Time Management is an important life lesson that helps students, employees, and everyday people succeed. Not only is time management a skill professors, friends, and even future employers desire it helps you keep your sanity as well!

Schedule 

Scheduling out your time is super important! It keeps you on track, responsible, and  aware everything going on in your life. As busy college students the benefits of scheduling out every aspect of your life is key. You could make it as detailed as you wish but knowing when and where you need to be places and do things helps you stay focused.

Prioritize

Prioritizing has many benefits including planning, future career’s, as well as keeping you happy and healthy. One suggestion is to make a list, of all the things going on in your life. Take the list and figure out where everything ranks from highest priority to lowest priority. This with help with scheduling as well as putting your time into the things you really see worth in and enjoy!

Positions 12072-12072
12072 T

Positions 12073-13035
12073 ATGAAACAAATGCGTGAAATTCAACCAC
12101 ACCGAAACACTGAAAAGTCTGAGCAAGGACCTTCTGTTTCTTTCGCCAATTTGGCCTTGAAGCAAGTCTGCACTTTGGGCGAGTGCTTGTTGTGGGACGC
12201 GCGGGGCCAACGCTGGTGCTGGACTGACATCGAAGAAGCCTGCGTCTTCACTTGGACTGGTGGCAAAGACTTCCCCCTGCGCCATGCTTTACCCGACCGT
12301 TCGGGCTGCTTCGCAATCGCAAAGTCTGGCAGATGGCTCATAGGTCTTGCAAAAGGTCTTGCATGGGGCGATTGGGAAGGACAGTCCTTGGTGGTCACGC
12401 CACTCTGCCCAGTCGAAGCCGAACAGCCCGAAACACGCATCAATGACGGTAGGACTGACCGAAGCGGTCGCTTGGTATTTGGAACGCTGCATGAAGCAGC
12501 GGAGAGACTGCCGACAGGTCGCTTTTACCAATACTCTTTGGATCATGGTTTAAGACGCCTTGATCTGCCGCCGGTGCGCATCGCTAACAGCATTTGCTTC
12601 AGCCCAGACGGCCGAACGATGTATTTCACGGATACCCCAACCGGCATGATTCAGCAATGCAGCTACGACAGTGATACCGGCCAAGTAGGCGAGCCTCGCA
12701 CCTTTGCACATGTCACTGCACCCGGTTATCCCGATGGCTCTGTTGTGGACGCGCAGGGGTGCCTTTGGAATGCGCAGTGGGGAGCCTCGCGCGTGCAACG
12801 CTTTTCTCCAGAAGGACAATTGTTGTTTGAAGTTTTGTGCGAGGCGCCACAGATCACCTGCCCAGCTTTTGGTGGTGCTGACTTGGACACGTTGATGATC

Plan Ahead

Have you ever felt the sense that many things are happening all at once and you just can’t seem to catch up?  This feeling is never fun, but if you start looking ahead at the coming days, weeks, or even months you can start planning and handling what’s to come. When you start to look ahead you can create a game plan or ever start spacing things out so when crunch time comes it’s not so bad!

Wiggle Room

In life things happen, your car won’t start, you forgot to eat lunch, or even your shoe came untied you tripped down the stairs and now you are in the ER! Now I hope that never happens to anyone but the point I am trying to make is that purposefully leaving space in your day or even between responsibilities gives you some time to collect yourself before jumping into your life again.